• How does your platform compete with the Great Firewall of China?

There are no specific issues with site usage in China, and we have many teachers (and even more students) who are based there.  As with all internet services, however, your mileage may vary, and we recommend the use of a VPN.

  • Where are the majority of your teachers and students based?

Everywhere!  There are individual teachers and language institutions of all types using Off2Class all over the world. It’s truly a global product, and we’re proud to have created something that’s used by such a plurality of audiences.

  • Will we ever need classrooms after COVID-19?

I don’t think the need for classrooms will go away anytime soon.  Though online learning may remain widespread and continue to expand post-COVID, I don’t think anything can ever truly replace face to face learning.  Off2Class is also used in hundreds of brick and mortar institutions with projectors, so we try to be backward-compatible as well!

3 Comments

  1. Hi Martin. I used Off2Class and have done so ever since I became a private language tutor in January 2017. The material is great and does form a good platform, especially for speaking and discussion. Each lesson usually has a grammar point or two. The Canvas, integrated lessons and homework options are great, too, with lots of flexibility. I find the price is reasonable given the large library of materials they have produced. Even with one just learner, twice a week, the cost is fine given what I charge my current learner (incidentally, £20 ph). I teach her via Skype and display the material full-screen, while keeping an eye on the lesson notes on my tablet device. My only criticism, which I aired (to my regret) in the Off2Class FB group, was that a lot of the accents in the listening activities are North Americans and not typical of what my learner will hear in Norfolk. I understand there are some UK/London accents in there somewhere but I have yet to find. Still overall I would rate it a good 4/5 if not higher.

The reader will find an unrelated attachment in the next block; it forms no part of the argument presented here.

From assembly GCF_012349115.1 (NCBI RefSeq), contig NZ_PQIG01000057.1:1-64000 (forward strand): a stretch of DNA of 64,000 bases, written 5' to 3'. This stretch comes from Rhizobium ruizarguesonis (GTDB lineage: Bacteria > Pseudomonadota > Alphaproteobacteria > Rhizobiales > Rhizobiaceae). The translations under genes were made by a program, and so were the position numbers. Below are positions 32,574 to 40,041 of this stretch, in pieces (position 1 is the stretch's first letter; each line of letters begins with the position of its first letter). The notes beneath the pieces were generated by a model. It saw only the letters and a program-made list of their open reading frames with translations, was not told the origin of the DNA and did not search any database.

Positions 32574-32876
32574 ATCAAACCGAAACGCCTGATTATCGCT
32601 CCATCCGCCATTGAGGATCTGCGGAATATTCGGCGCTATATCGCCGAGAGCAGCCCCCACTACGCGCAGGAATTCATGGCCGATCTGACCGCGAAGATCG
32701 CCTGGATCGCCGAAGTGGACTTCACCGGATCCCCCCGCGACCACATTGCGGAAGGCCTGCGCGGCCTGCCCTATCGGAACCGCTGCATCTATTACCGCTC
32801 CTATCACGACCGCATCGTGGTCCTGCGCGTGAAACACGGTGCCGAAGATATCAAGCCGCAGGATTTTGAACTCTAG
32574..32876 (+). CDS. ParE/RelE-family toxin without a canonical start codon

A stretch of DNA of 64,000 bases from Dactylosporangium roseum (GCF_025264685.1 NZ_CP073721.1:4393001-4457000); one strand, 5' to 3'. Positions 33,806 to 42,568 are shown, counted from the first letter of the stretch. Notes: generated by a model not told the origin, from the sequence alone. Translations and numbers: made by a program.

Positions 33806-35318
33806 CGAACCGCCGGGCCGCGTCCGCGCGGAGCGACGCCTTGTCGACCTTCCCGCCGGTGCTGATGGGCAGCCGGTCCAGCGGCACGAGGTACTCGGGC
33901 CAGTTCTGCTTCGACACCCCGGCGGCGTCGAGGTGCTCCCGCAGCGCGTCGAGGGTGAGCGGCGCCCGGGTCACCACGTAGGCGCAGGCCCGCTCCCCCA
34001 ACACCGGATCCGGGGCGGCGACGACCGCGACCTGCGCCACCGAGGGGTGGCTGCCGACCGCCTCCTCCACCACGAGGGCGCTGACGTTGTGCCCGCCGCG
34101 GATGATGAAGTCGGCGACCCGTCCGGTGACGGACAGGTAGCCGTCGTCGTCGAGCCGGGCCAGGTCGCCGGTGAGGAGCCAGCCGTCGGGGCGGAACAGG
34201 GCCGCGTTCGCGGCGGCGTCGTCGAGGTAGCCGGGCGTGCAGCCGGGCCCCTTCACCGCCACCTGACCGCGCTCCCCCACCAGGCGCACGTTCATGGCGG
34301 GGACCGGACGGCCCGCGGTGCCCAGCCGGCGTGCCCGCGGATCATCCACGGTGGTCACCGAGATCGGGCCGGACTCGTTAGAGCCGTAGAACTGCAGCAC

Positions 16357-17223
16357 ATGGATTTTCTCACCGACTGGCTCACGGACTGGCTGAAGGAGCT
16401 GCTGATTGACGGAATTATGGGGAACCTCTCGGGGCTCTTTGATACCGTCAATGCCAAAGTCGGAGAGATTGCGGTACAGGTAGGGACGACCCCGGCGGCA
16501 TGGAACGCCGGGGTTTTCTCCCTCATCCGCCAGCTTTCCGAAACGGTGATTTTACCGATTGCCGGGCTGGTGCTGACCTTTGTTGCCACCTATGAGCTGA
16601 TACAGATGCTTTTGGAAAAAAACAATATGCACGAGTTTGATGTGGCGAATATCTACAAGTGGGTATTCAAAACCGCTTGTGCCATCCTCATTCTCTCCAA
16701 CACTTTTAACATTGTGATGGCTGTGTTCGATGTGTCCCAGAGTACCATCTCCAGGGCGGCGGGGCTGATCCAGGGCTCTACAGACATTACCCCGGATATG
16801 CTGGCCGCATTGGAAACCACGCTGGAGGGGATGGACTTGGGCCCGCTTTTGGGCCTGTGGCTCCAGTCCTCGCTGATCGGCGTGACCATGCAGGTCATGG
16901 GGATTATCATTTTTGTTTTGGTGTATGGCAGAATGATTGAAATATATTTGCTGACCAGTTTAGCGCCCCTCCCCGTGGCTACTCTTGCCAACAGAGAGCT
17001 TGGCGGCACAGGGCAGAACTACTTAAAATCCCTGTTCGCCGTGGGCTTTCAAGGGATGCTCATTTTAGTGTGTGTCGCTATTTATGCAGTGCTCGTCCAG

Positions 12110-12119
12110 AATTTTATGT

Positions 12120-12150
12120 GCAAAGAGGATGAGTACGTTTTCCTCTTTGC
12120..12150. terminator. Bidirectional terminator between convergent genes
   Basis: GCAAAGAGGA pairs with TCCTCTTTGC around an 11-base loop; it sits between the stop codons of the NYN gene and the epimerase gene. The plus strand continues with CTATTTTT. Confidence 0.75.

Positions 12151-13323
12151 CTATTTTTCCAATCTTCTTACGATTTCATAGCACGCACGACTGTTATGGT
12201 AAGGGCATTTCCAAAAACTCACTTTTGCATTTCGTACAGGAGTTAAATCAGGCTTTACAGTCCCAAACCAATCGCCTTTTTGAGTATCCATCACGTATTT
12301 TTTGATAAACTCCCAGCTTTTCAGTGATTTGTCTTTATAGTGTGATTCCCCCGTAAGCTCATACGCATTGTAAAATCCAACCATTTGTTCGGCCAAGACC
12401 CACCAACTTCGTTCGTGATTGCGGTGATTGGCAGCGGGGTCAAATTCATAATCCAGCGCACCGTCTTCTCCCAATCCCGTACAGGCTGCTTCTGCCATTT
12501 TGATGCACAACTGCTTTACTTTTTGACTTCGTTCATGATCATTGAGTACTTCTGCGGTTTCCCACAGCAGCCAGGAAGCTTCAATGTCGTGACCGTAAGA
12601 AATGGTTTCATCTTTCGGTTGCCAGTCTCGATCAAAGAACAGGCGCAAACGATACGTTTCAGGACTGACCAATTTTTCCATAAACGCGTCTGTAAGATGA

• Thanks for your feedback! And you’re correct — we had to make a decision a while back to choose one variety of English, so all new lessons are published in Standard North American English.

      Ultimately, our users wanted standardization and we had to go with what the majority of users are learning. We’ve decided not to add notes for other forms of English. However, you’ll find plenty of examples of British English on the site, and it often makes great teaching moments with students. Our approach is to avoid words that seem foreign, or grammatical usage peculiar to only one variety of English. If you find something that seems non-standard, feel free to use the “Give us Feedback” button beneath the slide.

      • Thanks for your reply, Chris. I can understand that need to standardise. As I say, I think the site is great and I keep finding more features which work well. Occasionally I find little anomalies, but I will try to give feedback on particular slides or lessons in future. Keep up the great work! Phil.